The children were hospitalized between August 9 and September 28 with muscle weakness in their limbs, according to the Centers for Disease Control and Prevention.
Something is affecting the children’s motor nerves, causing weakness primarily in their shoulders, triceps, biceps and hips, says Dr. Joyce Oleszek, a pediatric rehabilitation specialist at Children’s Hospital Colorado. Doctors are also seeing some weakness in the neck and facial muscles in these patients.
“It seems to be attacking the spinal cord and brain stem,” Oleszek said at a press conference Monday.
Tests of the children’s cerebrospinal fluid came back negative for enteroviruses and West Nile virus. But a test of their nasal passages found enterovirus in six out of eight patients who were tested.
The CNN story also notes that five similar cases were seen in California between August 2012 and July 2013.
While health officials are watching asthma patients particularly closely for the worst respiratory effects of this virus, it should be noted that only two of the ten paralysis patients in Colorado had a history of asthma, so even though these children reported respiratory infections an average of a week before the onset of neurological symptoms, asthma history does not single out the patients at risk for neurological complications.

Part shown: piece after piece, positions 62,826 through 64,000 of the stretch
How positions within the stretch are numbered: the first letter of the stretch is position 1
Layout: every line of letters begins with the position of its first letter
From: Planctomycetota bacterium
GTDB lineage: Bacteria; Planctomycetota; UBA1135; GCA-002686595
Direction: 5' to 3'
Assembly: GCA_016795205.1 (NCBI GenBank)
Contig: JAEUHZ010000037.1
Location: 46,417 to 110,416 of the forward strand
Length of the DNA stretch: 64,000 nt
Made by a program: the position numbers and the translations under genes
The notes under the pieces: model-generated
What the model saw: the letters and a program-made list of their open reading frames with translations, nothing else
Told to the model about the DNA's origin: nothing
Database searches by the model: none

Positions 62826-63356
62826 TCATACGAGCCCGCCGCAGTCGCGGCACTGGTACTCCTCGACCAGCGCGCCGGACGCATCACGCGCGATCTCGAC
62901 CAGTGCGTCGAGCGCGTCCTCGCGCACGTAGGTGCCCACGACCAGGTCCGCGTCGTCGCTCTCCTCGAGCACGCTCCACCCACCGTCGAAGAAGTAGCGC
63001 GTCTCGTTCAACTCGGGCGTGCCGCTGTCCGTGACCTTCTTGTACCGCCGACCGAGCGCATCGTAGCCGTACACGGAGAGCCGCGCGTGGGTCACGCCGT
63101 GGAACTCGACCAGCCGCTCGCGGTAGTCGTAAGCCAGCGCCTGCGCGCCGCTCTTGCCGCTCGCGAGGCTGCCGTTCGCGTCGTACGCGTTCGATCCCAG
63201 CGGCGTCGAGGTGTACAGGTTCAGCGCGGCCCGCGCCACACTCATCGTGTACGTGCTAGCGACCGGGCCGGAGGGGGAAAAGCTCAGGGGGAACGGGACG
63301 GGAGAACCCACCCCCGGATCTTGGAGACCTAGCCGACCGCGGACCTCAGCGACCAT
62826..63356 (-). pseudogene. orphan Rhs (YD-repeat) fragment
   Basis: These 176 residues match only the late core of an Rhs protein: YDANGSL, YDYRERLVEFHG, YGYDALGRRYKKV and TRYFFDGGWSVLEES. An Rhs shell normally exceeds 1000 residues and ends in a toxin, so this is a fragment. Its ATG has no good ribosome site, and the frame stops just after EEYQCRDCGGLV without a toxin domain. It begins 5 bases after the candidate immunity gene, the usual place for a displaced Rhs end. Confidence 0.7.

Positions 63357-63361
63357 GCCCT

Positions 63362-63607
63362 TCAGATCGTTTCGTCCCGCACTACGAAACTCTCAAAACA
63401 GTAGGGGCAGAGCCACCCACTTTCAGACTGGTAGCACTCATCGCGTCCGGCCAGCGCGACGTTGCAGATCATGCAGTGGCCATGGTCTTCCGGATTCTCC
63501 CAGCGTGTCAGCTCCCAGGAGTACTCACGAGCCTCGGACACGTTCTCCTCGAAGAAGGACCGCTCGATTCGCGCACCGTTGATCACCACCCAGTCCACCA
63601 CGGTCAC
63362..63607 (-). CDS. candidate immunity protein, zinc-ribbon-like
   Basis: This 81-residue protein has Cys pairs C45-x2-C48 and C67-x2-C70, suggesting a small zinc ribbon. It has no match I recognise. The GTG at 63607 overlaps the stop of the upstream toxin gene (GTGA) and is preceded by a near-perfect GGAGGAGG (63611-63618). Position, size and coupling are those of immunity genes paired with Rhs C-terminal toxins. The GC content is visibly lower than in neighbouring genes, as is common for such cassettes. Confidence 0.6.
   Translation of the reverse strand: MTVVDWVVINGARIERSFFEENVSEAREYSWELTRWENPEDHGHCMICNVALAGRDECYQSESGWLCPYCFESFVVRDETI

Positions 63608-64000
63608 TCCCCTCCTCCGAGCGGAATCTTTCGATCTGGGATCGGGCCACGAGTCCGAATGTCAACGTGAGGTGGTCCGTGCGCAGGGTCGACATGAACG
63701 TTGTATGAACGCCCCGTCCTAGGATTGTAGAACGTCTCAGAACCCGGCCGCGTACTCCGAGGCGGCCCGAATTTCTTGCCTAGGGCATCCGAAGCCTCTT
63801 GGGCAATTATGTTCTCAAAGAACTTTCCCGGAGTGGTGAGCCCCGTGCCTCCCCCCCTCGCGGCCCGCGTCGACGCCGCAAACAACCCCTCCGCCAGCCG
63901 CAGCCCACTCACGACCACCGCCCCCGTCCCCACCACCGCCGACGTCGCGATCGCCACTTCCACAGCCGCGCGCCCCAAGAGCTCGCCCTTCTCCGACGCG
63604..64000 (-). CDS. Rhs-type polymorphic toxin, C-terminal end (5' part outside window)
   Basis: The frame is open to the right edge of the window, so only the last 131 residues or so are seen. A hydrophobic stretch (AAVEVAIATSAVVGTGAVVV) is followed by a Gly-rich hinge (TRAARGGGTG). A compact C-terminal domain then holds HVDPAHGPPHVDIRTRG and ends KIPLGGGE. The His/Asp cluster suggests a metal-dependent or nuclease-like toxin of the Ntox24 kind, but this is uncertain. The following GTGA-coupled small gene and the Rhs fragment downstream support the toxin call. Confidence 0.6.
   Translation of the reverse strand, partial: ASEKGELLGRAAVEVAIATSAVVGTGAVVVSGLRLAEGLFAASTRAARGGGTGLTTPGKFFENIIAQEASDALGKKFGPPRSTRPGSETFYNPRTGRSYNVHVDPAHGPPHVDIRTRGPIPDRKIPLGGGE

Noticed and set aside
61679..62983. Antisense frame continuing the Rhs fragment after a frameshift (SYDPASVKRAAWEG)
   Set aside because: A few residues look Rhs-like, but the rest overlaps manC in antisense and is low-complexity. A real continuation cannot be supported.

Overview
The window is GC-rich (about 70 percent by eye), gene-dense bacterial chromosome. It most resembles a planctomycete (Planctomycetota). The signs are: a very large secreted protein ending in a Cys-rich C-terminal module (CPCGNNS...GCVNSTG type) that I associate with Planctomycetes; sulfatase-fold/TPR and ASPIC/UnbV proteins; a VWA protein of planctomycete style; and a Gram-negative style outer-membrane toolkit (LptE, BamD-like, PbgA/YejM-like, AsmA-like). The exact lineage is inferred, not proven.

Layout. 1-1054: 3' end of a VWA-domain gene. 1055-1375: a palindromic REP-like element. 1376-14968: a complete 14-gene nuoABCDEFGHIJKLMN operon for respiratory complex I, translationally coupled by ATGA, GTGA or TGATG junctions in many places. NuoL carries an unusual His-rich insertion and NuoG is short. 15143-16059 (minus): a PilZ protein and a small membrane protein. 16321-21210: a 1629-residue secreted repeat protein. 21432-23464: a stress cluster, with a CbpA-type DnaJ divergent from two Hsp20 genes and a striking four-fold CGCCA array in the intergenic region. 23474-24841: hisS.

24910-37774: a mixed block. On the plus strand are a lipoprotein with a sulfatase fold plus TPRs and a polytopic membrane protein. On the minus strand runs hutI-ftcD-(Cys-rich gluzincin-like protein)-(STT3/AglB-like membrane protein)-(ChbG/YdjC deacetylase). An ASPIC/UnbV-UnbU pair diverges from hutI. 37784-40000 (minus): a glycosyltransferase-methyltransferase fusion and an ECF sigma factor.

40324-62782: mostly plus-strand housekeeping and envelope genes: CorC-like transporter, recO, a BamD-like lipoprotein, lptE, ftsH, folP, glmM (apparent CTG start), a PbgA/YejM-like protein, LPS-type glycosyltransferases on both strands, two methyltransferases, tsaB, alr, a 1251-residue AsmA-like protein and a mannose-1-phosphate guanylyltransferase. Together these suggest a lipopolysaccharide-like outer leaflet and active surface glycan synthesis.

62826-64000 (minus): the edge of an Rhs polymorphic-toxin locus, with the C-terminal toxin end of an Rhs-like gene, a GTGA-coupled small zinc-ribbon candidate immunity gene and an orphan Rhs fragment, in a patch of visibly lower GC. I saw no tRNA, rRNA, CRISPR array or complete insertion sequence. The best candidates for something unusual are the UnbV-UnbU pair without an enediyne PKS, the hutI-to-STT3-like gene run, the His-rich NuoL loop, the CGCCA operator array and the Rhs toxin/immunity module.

As with most virus infections, there are no known treatments for this virus and a vaccine has not been developed. That means that information from CDC about preventing exposure is relatively generic, as also seen in the graphic above.
Finally, there is a very interesting set of contrasts between Ebola and enteroviruses. Note from the information above that infection with enteroviruses is quite widespread and most cases are believed to be asymptomatic or to have only very mild symptoms. In contrast, Ebola patients almost all get extremely ill and a very high fraction of them die. Ebola, however, doesn’t spread nearly as easily as enteroviruses. This graphic from NPR illustrates that on average, one Ebola patient only infects two more patients while most other viral diseases result in more infections per infected person. We don’t have information on the number of others infected by each person infected with Enterovirus D68, but the closely related polioviruses produce 5 to 7 new infections resulting from each infected person.